Tycen Anderson, Toledo S | NFL Draft Scouting Report

Toledo has had only 12 players selected in the NFL Draft since 2000, but safety Tycen Anderson hopes to be the 13th with his scouting report.

Toledo isn’t exactly an NFL pipeline. Since 2000, only 12 players have been selected in the NFL Draft. In fact, no Rockets were picked in the last two cycles. Additionally, only one of those 12 players has been a defensive back. So to say the odds are stacked against safety Tycen Anderson in the 2022 NFL Draft is a bit of an understatement. Nevertheless, with his expansive scouting report, Anderson hopes to be the 13th Toledo prospect to hear his name called this century.

Tycen Anderson NFL Draft Profile

  • Position: Safety
  • School: Toledo
  • Current Year: Senior
  • Height: 6’2″
  • Weight: 209 pounds
  • Wingspan: 79 6’8″
  • Arm: 33″
  • Hand: 10 1/8″

Tycen Anderson Scouting Report

It’s not a matter of if Anderson will be selected — it’s a matter of when. That’s due to his defensive versatility, special-teams ability, and size/speed combo. At 6’2″, nearly 210 pounds, with 33″ arms, Anderson enjoyed a stellar performance at the NFL Combine. He posted a 4.36 40-yard dash (fourth among safeties), 35.5″ vertical, 10’3″ broad, 6.64 three-cone (second), and 4.28 short shuttle at the event. In fact, his Relative Athletic Score (RAS) of 9.69 ranks 24th out of 778 safeties who have tested at the Combine since 1987.

Anderson played all over for Toledo’s defense. While he spent most of his time in the slot, he received significant snaps at deep safety and in the box. Anderson is best near the line of scrimmage and coming downhill. Although he has the straight-line speed and length you want in a single-high safety or outside corner, he’s high-hipped, not the best laterally, and can be slow to react.

That said, Anderson is a special-teams ace, logging over 800 reps across all units in his five-year college career. That and his frame and physical tools will see him drafted come April. If a team falls in love with his potential, he could go as high as the fourth round. However, due to his limited scheme versatility and lack of ball production (0 INTs the last two seasons), I believe Anderson goes later on Day 3 — likely in Rounds 5-6.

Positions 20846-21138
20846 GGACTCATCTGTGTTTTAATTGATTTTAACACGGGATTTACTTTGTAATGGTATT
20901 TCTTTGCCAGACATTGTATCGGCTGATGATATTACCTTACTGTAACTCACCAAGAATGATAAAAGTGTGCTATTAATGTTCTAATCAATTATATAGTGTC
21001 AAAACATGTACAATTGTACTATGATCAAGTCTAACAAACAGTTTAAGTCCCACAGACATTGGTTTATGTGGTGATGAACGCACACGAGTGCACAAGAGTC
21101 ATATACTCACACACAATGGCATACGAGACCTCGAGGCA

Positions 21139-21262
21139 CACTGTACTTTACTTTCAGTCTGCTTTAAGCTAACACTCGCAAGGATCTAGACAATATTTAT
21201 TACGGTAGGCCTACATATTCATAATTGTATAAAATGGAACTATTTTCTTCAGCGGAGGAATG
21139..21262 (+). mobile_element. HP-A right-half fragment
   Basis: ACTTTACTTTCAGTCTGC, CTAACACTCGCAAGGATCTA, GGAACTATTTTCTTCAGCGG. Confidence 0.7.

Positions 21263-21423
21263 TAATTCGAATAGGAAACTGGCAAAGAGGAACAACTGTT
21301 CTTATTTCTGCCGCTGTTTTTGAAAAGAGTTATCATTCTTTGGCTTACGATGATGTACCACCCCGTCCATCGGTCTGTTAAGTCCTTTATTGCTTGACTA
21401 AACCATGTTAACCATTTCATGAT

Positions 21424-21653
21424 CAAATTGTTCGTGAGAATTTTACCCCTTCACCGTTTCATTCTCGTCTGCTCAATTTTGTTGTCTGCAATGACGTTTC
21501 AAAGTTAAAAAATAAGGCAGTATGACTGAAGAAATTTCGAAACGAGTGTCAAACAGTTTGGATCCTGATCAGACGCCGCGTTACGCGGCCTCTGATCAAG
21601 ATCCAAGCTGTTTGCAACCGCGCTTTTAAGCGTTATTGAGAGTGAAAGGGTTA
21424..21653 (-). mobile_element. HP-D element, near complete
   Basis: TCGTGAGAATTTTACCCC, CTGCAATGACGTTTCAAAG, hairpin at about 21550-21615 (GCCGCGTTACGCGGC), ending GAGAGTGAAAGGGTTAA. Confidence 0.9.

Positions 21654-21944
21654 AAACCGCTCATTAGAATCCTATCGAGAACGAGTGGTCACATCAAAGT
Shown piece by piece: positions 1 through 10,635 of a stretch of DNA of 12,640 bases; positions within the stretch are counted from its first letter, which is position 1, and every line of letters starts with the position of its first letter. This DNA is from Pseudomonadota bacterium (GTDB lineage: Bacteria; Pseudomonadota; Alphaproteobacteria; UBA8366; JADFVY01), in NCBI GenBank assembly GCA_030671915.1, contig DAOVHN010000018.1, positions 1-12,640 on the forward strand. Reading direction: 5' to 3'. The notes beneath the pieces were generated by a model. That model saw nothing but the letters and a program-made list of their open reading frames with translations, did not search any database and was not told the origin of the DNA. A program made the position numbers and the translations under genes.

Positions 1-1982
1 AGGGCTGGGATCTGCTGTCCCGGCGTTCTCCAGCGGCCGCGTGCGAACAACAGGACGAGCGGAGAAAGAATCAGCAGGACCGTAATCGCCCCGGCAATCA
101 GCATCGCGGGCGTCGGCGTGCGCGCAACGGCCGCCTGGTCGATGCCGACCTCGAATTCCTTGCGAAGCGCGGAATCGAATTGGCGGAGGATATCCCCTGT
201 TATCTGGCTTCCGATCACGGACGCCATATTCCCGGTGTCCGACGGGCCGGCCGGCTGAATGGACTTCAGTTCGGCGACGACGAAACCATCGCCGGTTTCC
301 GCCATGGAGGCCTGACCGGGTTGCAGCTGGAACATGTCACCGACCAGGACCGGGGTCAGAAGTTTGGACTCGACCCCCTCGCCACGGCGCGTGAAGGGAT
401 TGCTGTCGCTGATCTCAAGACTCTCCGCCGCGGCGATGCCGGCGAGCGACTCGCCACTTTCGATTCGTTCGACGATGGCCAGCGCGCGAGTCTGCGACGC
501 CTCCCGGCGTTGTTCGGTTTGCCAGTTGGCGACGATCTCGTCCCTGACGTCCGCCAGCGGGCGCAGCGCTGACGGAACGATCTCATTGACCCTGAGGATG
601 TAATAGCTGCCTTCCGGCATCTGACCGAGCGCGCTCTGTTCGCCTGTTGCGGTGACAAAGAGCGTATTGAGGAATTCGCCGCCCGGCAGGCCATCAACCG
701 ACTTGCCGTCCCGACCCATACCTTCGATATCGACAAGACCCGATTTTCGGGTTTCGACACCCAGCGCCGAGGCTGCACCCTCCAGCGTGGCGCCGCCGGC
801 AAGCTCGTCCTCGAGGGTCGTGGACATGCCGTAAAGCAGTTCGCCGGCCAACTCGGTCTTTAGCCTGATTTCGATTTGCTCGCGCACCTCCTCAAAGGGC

Where Anderson wins

Anderson owns the speed to recover when receivers cross his face or win at the top of routes. His closing speed coming downhill is just as noteworthy. That will be far less consistent at the next level, where WRs and QBs are far better than the MAC competition he has faced. Nevertheless, he is rangy sideline to sideline and sniffs out screens and outside runs.

Moreover, Anderson is a disciplined defender, often waiting for the play to evolve before striking. When he likes what he sees, he quickly attacks allies and zones. Rarely will you see him make the wrong read or fill the wrong gap against the run. He follows the eyes of the quarterback and can break to the ball briskly. The Toledo safety fits the run exceptionally well and can shed blocks in space.

If bigger blockers get hands on him, he will likely get taken out of the play. But receivers will struggle to fend him off. This was easily visible against screens, as Anderson swiftly dispatched any WRs in front of him to reach the target. His pursuit flowing downfield is a sight to behold.

Furthermore, he flashed physicality as a hitter and blitzer off the edge. Anderson stunted rushers when they met in the box. And his burst, agility, and length allow him to close space rapidly in the open field.

Coverage ability, versatility, and leadership

In coverage, Anderson can be a tight end eraser. He’s natural in space and positions himself well on the low hip of his opposition. His length helps him disrupt passes at the catch point, which he repeatedly showcased at the Senior Bowl. His wingspan also blossoms underneath in zone. Anderson’s acceleration from transitions is impressive and makes up for some slow reaction times against route breaks.

But possibly Anderson’s most attractive quality is his overall versatility. In any given game, you can see him lined up as a single-high safety, playing man from the slot, coming in as a dime LB/box add-on, or even as an overhang defender. You name it, and Anderson has likely done it in his career. Heck, he even played receiver at the high school level.

That versatility translates to special teams, as Anderson was a staple of every phase outside of the field goal unit. He played over 100 career snaps each on kickoff coverage, punt coverage, punt return, kick return, and field goal block.

Moreover, Anderson has been the glue on Toledo’s defense. In 2019, he was the only junior to earn a captain nod and didn’t relinquish the title the next two seasons.

Areas for improvement

In coverage, Anderson plays too upright and struggles to sink his hips. This leads to high and stiff backpedals. Anderson also battles with flipping his hips and matching route breaks. His more straight-line profile pops up with stiffness in and out of breaks and poor deceleration to break down.

While his speed made up for a lot of those issues in coverage, it won’t be able to in the NFL. Additionally, the Rockets defender can be too handsy, especially at the top of routes, which could lead to penalties. NFL QBs can take advantage of his aggressiveness in coverage, misleading him with their eyes for shots over the top. He can struggle to maintain coverage beyond the first level, losing sight of the ball downfield.

Tackling is usually a strong suit for Anderson, but he shoulder tackles at times, leading to some extra yardage. He can get swallowed up in the action and fooled by RPOs/option runs in the box. Furthermore, he can overpursue and take inconsistent angles against ball carriers from a deep safety alignment.